Opiate Addiction: Signs and Symptoms of Codeine Abuse
Codeine is used to treat cough and mild to moderate pain. As an opiate, some patients develop an opiate addiction due to its calming effects.
Although codeine is not as harmful as other opiate drugs, abusing it does not mean that it is safe. It can still cause opiate addiction and when it sets in, users will depend on the medication and may cause side effects just like other dangerous drugs.
Codeine is often abused because people think that is harmless. However, as a depressant, it slows down breathing. If it is taken in large doses, codeine may cause the user to cease breathing. This opiate is dangerous as it can also lead to overdose, seizures, coma and death.
The immediate side effects of codeine vary on the dosage of the drugs taken and the condition of the user. It can start with simple to moderate side effects, including: low blood pressure, nausea, drowsiness, dry mouth, dizziness, constipation, blurred vision and seizures.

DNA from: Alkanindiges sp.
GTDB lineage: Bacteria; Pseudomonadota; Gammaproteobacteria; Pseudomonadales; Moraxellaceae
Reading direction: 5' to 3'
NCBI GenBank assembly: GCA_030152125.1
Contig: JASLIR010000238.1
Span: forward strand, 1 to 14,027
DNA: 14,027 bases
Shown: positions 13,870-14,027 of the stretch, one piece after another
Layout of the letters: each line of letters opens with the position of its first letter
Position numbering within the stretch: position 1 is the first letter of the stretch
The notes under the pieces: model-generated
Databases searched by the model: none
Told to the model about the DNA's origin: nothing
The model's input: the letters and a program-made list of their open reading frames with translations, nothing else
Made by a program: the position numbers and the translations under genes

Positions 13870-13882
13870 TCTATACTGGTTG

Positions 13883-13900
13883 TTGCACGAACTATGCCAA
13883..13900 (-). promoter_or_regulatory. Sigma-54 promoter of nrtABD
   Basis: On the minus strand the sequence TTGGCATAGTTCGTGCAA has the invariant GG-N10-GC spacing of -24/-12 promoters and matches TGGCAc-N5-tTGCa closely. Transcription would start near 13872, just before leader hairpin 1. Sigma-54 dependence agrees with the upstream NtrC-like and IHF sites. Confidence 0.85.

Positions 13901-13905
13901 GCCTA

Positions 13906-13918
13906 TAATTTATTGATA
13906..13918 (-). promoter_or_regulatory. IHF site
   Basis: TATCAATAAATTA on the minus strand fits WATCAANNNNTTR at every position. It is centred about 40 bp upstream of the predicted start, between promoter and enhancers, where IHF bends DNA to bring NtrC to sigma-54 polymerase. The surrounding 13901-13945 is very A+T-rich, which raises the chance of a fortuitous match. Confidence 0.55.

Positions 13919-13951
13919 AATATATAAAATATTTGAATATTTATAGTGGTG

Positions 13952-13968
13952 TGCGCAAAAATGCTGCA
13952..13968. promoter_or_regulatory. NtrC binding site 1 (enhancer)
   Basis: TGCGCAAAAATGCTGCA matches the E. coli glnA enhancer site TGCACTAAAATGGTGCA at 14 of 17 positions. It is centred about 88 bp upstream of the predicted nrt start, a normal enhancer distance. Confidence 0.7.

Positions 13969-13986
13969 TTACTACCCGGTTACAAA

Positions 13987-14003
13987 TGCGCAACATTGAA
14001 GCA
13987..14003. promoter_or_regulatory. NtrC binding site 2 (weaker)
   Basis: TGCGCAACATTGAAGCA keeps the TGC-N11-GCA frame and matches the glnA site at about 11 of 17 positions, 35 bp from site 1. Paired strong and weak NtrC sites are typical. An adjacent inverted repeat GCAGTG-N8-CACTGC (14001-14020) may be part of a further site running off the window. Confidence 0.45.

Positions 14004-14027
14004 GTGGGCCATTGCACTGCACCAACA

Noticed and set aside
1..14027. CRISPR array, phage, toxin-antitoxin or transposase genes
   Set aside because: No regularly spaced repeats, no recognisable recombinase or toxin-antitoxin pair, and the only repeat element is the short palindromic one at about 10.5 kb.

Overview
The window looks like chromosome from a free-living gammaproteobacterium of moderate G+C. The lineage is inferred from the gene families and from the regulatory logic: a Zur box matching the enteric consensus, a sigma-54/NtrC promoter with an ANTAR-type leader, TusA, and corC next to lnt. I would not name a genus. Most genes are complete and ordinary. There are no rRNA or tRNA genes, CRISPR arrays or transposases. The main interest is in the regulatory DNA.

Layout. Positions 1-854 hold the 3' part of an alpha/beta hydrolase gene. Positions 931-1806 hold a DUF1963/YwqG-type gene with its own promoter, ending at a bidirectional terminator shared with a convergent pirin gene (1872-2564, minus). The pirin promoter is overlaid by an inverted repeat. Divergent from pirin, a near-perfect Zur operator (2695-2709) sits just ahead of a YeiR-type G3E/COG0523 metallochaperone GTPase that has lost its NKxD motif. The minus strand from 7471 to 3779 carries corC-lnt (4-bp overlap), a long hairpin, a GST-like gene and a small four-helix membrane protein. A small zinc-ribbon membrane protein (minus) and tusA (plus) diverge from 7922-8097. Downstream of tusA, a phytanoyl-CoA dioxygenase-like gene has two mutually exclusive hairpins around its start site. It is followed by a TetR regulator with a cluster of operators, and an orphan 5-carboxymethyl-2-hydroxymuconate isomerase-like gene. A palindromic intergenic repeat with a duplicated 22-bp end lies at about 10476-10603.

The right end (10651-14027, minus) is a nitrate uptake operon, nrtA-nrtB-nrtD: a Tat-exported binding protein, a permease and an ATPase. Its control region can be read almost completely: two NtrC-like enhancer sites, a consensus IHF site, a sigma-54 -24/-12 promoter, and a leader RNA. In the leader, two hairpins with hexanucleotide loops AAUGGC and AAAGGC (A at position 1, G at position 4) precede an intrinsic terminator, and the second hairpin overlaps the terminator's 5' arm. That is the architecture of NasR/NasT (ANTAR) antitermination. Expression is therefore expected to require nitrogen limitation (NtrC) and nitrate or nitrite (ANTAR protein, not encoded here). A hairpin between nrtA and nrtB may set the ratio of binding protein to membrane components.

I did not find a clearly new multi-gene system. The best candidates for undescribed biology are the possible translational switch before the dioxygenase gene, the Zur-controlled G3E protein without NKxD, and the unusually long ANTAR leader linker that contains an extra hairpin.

Prolonged opiate addiction can alter the brain function, leading to strange behavior. Opiate addiction such as Codeine can cause various health problems such as: impaired memory, depression, muscle cramps, anxiety, liver damage, kidney damage, fatigue and death.
Codeine has withdrawal symptoms similar to morphine. The symptoms are not that serious compared with other painkillers such as as oxycodone or hydrocodone. Some addicts can even quit suddenly. However, some people return to abuse when they experience the discomfort of withdrawal symptoms.
People with heavy opiate addiction develop withdrawal symptoms a few hours after their last use. They experience moderate discomfort from the symptoms including:
Although the withdrawal symptoms are not really that serious, they can lead to other problems when left untreated. Instance, users may have dehydration and other symptoms can worsen and may cause life-threatening complications.
Quitting opiate addiction abruptly is the fastest way to get rid of the drugs from your system. However, users must be ready for severe withdrawal symptoms such as extreme drug cravings, which sometimes lead to the possibility of relapse.
In a treatment center, users are tapered off from their use of codeine. The amount of codeine is slowly restricted until the drugs are fully withdrawn from the user. The symptoms may last from some weeks to some months.